A Rice University-stationed police officer drives a police car patrolling in Rice University, Texas, the United States, on Aug. 2, 2017. The United States has some of the best colleges and universities in the world, but staying safe and avoiding being a victim of crime can sometimes be challenging. Rice University in Houston in the state of Texas has a system in place where students can call police from emergency call boxes throughout the sprawling campus of more than 6,600 students. (Xinhua/Liu Liwei)
By Robert Stanton, Gao Lu
HOUSTON, Aug. 17 (Xinhua) -- Many Chinese parents take pride in their sons and daughters' ability to be enrolled in American universities, but staying safe and avoiding being a victim of crime in university campus can sometimes be challenging.
Zhang Yingying, a visiting scholar at the University of Illinois at Urbana-Champaign, was kidnapped on June 9 on her way to sign an apartment lease. The 28-year-old scholar's whereabouts still remains a mystery and the police believe that she is dead.
A suspect in the case, Brendt Christensen, was arrested on June 30 and pleaded not guilty to a felony charge of kidnapping.
It is only one of the criminal cases targeting foreign scholars and students in the U.S. in recent years.
Large colleges like the University of Houston, with about 44,000 students, are often targeted by criminals for robberies and even sexual assaults.
At campuses large and small, police officers are on 24-hour patrol and there are "safe spots" for students to call for help.
Rice University in Houston in the state of Texas has a system in place where students can call police from lighted call boxes throughout the sprawling campus of more than 6,600 students, of which about 10 percent are Chinese.
"You can be anywhere on campus and see at least one blue light ... and run to it and hit the button on the blue light," said Molly Hurley, a second-year student at Rice University. "It calls (campus police) and they'll go straight to your location."
Chinese student Ma Zhiwei, who is in post-doctoral studies at Rice University, said he feels relatively safe while on campus because of the security presence.
"We can often see police cars patrolling on campus," Ma said. "There is also a service called night escort. If you live in university dormitories or very close to the campus, you can ask for the service when you work or study late at night. When you call, they (police) will pick you up and escort you to your dormitory."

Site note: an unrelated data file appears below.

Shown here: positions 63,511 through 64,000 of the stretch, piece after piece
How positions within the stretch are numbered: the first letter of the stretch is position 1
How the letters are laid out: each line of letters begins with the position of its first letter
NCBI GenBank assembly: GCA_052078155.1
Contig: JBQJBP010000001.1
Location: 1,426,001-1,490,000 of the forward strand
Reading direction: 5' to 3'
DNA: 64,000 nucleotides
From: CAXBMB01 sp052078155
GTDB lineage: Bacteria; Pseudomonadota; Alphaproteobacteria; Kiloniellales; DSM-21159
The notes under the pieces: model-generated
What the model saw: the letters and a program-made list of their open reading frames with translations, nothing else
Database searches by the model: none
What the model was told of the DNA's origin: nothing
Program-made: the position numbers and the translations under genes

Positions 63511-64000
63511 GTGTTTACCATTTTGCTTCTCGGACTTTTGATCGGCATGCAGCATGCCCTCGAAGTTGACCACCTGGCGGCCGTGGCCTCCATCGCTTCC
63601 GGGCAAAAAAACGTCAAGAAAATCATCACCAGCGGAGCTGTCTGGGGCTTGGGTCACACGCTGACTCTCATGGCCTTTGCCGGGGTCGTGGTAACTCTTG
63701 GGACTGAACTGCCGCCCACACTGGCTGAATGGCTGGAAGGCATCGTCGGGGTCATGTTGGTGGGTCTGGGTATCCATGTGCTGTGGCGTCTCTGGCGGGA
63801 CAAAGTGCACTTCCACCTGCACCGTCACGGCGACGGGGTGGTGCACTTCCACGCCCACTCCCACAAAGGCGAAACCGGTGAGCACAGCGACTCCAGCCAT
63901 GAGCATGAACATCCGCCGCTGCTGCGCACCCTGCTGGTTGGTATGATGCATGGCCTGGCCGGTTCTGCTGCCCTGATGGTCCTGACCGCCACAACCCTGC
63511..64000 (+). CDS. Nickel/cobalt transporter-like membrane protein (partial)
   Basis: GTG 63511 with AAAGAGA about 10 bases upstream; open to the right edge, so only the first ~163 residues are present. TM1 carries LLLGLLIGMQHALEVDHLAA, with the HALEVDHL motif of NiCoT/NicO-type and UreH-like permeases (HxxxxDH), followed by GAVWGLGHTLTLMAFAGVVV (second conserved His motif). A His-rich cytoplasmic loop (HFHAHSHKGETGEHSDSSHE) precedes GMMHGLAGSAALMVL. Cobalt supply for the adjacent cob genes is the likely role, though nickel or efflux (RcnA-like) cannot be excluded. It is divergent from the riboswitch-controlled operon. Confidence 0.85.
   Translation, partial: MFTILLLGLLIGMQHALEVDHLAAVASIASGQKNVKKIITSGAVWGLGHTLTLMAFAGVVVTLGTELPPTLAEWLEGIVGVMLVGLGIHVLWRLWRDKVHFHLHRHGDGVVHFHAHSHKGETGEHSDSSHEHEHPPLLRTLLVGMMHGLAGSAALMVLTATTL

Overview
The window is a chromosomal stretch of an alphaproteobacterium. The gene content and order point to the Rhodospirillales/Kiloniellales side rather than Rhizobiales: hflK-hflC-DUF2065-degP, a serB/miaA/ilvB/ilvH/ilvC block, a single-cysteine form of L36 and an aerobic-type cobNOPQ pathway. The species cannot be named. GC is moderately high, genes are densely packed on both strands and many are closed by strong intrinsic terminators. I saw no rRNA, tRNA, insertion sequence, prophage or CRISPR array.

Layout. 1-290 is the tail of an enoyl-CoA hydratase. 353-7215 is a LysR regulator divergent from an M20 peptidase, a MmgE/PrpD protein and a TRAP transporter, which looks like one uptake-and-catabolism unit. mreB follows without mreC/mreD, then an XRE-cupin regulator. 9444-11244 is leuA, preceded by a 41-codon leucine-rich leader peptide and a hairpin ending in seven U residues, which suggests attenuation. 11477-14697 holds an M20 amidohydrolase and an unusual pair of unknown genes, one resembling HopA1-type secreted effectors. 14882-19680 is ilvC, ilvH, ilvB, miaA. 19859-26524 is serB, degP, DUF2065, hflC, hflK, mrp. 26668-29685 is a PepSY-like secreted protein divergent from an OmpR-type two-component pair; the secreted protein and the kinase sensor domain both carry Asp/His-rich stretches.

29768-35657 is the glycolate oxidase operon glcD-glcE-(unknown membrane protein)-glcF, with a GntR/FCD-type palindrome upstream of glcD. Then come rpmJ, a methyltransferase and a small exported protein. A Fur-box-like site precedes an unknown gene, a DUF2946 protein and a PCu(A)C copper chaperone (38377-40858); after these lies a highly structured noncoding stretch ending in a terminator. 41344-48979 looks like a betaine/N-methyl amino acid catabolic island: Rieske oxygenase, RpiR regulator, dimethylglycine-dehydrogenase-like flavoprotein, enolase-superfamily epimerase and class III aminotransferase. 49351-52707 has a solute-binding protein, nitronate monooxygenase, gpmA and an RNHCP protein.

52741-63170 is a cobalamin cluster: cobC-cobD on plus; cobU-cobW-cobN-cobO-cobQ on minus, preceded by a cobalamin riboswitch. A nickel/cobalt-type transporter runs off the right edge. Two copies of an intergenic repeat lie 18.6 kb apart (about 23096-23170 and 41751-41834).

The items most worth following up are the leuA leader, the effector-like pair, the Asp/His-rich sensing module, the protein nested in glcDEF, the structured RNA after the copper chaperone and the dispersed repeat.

At Texas Southern University (TSU), similar equipment are used to protect students and staff.
"What we have is over 1,000 cameras throughout the campus which is monitored by our video monitoring center. We also have over 30 column boxes throughout the campus and in the parking garages," explained Fred Brown, deputy chief of university police department at TSU.
Other than security measurements on campus, advice from teachers and senior fellow students are helpful, especially for new students.
Since most of the university campus in the U.S. is open, professor Qiao Fengxiang from Texas Southern university urged students to be more cautious.
"I strongly ask all Chinese students here to pay enough attention to their safety. The campus is fully open, not like the colleges in China," he said.
"Americans travel by automobiles. I don't think bus is a good choice for students. You can buy a car with basic functions, if affordable. If you take bus, try to find one with less passengers. You'd better not go out alone; if alone, be alert," he suggested.
Li Yuntong, a second-year Chinese student in Rice University, said that using common sense is the best way to stay safe on and off campus.
"University police always patrol at night and there is a security alarm light," she said. "It's a little bit dangerous off campus so just try not to be alone, especially after 10 p.m.."
She offered some tips for overseas students staying on campus.
"When applying to universities, remember to check the security situation," she said. "You can also speak to senior students in the university. They are quite experienced and will tell you the resources you can use. There is a lot of useful information on the university website and email as well."
In a related development, a new Texas law took effect in 2016 for all four-year colleges and universities, allowing people who have obtained a concealed handgun license (CHL) to carry their loaded, concealed weapon in buildings at colleges.
The new law is likely to cause potential assailants to think twice before embarking on a campus crime spree, Chief Caldwell said.
"The law requires that if you're licensed to carry, your weapon has to be completely concealed," he said. "I would think that anyone on campus with a knife would certainly think twice because you don't know who's armed around you."